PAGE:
Figure 14: A patient with longstanding multiple sclerosis with diffuse leukoencephalopathy and a left thalamic demyelinating lesion (a) on FLAIR imaging.

On high-field strength MRI, diffuse decreased thalamic and putaminal T2 signal (also called “black T2”) can be observed in multiple sclerosis patients, likely to be caused by increased iron accumulation [9, 10].

6.2. Acute Disseminated Encephalomyelitis

Acute disseminated encephalomyelitis is a monophasic postinfectious or postvaccination disorder not requiring long-term treatment. Radiological features overlap partially with multiple sclerosis. However, corpus callosum and periventricular lesions are less frequent and thalamic and basal ganglia lesions far more frequent in acute disseminated encephalomyelitis than in multiple sclerosis. In acute disseminated encephalomyelitis, gadolinium-enhanced T1 imaging typically shows enhancement of all (or nearly all) lesions.

6.3. Neuromyelitis Optica Spectrum Disorders

Classically, neuromyelitis optica was thought to show no or only discrete brain MRI abnormalities. Recent studies, however, analysing systematically brain lesions in neuromyelitis optica showed that these lesions are more frequent with somewhat different radiological characteristics (i.e., more often diffuse, heterogeneous, and cystic and with blurred margins) than seen in multiple sclerosis. When present, the periventricular white matter is most frequently involved. Thalamus (and basal ganglia) involvement is rare but has been reported [11].

7. Nondemyelinating Inflammatory Diseases

Nondemyelinating inflammatory diseases, such as venous vasculitis (e.g., Behcet disease) or connective tissue diseases (e.g., Sjögren’s syndrome), sometimes involve the thalamus (Figure 15) [12, 13]. These lesions are most often hyperintense on T2 and FLAIR sequences and are sometimes enhanced on gadolinium-injected T1-weighted imaging. Thalamic involvement has been rarely observed in other autoimmune-related disorders such as Bickerstaff brainstem encephalitis or paraneoplastic encephalitis [1416].

Figure 15: A patient with neuro-Behcet showing a left-sided hyperintense lesion on axial T2-weighted (a) and coronal FLAIR (b) imaging involving the cerebellum, the midbrain, and the inferior part of the thalamus (arrows), the internal capsule, and the putamen.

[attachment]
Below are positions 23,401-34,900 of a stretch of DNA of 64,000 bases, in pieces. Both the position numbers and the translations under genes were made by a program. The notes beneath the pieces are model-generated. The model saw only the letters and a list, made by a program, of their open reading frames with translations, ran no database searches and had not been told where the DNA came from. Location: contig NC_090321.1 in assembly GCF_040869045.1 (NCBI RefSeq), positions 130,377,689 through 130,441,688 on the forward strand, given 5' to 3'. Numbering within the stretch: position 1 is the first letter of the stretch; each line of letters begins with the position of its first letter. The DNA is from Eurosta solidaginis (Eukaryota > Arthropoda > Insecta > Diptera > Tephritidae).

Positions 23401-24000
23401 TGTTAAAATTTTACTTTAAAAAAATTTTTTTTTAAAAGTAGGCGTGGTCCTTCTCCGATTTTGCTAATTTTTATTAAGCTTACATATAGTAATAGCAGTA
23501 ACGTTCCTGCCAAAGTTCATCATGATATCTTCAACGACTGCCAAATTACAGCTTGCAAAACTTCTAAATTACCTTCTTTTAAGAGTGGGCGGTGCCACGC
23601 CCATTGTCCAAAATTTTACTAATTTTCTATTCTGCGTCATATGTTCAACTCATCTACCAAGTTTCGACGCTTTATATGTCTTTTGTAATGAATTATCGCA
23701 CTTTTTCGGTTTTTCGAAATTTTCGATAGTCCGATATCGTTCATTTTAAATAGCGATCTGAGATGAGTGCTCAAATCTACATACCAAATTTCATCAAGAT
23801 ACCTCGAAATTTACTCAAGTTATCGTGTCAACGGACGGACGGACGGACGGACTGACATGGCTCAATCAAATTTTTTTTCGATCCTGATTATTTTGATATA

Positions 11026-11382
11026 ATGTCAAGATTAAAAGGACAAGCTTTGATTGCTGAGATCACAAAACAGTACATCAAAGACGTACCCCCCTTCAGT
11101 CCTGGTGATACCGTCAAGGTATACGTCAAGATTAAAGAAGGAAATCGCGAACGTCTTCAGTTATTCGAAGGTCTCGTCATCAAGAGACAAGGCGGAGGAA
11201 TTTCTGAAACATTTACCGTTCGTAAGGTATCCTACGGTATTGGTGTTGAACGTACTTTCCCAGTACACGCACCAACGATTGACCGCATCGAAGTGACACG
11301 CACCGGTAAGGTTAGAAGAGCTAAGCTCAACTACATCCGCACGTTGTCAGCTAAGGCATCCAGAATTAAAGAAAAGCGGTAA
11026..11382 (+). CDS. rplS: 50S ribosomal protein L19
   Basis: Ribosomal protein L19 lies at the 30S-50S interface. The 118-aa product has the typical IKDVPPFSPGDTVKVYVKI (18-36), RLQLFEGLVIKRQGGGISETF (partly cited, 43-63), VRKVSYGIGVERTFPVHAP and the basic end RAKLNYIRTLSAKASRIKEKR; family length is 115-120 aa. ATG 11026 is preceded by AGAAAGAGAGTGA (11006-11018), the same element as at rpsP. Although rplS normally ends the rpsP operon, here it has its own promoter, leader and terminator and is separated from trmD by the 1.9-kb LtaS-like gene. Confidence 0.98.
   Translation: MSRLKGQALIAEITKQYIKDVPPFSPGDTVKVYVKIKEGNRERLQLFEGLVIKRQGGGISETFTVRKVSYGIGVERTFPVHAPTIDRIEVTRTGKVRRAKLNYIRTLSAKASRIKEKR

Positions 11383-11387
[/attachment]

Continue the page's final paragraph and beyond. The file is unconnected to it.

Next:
8. Trauma

8.1. Diffuse Axonal Injury

Diffuse axonal injury typically involves the corpus callosum, the midbrain, and the lobar white matter. Thalamus and basal ganglia involvement has been described less frequently (Figure 16). Lesions, often multiple, are best seen on DWI and FLAIR sequences as hyperintense signal, with frequently associated hemorrhagic hypointense lesions on -weighted images (and even better seen on SWI sequences). On ADC map, lesions may be hypointense indicating cytotoxic edema. Often associated radiological manifestations of head trauma (including epidural, subdural, subarachnoid, or intraventricular hemorrhage, contusion) are present. Diffuse axonal injury lesions tend to reduce in number and volumes over time.

Figure 16: A patient after a major head trauma showing diffuse axonal injury with small hemorrhagic lesions in the medial part of both thalami (arrows, a) and multiple lesions near the cortico-subcortical junction (arrowheads, a and b) seen as hypointensity on gradient-echo-weighted imaging (a and b). Multiple additional lesions can be seen on SWI imaging (c and d) demonstrating the superiority of SWI imaging in diffuse axonal injury.

9. Neoplastic

9.1. Glioblastoma Multiforme

Glioblastoma multiforme commonly affects the thalamus (Figure 17). The MRI signal is most typically heterogeneous, iso- to hypointense (especially when necrosis is present) on T1 sequences, and hyperintense on T2 and FLAIR imaging. Central necrosis, perilesional vasogenic (T2/FLAIR/ADC hyperintense) edema, and strong (solid, nodular, patchy, or “closed-ring”) enhancement are typical. Sometimes, hemorrhage occurs inside the tumour.